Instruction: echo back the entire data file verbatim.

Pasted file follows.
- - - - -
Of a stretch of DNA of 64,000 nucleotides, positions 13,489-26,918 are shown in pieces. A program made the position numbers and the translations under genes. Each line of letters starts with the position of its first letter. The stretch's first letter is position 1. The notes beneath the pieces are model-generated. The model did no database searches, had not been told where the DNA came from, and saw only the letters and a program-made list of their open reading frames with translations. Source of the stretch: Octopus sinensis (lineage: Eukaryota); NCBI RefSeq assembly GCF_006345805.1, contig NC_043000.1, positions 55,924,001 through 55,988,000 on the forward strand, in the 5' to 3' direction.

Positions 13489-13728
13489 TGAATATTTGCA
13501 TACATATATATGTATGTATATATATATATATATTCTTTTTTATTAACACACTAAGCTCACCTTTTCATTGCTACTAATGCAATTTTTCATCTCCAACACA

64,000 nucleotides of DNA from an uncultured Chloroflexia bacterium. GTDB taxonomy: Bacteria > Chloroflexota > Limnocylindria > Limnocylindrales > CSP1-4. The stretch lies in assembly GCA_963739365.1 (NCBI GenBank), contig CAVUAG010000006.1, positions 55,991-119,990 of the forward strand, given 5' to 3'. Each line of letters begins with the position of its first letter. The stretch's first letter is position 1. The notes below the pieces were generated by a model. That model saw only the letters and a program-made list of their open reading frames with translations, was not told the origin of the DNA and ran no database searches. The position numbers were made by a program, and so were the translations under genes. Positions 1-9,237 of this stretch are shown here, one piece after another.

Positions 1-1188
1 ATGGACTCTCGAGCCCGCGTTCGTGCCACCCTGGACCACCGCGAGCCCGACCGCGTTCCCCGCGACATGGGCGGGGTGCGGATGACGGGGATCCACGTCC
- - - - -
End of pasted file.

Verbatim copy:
Of a stretch of DNA of 64,000 nucleotides, positions 13,489-26,918 are shown in pieces. A program made the position numbers and the translations under genes. Each line of letters starts with the position of its first letter. The stretch's first letter is position 1. The notes beneath the pieces are model-generated. The model did no database searches, had not been told where the DNA came from, and saw only the letters and a program-made list of their open reading frames with translations. Source of the stretch: Octopus sinensis (lineage: Eukaryota); NCBI RefSeq assembly GCF_006345805.1, contig NC_043000.1, positions 55,924,001 through 55,988,000 on the forward strand, in the 5' to 3' direction.

Positions 13489-13728
13489 TGAATATTTGCA
13501 TACATATATATGTATGTATATATATATATATATTCTTTTTTATTAACACACTAAGCTCACCTTTTCATTGCTACTAATGCAATTTTTCATCTCCAACACA

64,000 nucleotides of DNA from an uncultured Chloroflexia bacterium. GTDB taxonomy: Bacteria > Chloroflexota > Limnocylindria > Limnocylindrales > CSP1-4. The stretch lies in assembly GCA_963739365.1 (NCBI GenBank), contig CAVUAG010000006.1, positions 55,991-119,990 of the forward strand, given 5' to 3'. Each line of letters begins with the position of its first letter. The stretch's first letter is position 1. The notes below the pieces were generated by a model. That model saw only the letters and a program-made list of their open reading frames with translations, was not told the origin of the DNA and ran no database searches. The position numbers were made by a program, and so were the translations under genes. Positions 1-9,237 of this stretch are shown here, one piece after another.

Positions 1-1188
1 ATGGACTCTCGAGCCCGCGTTCGTGCCACCCTGGACCACCGCGAGCCCGACCGCGTTCCCCGCGACATGGGCGGGGTGCGGATGACGGGGATCCACGTCC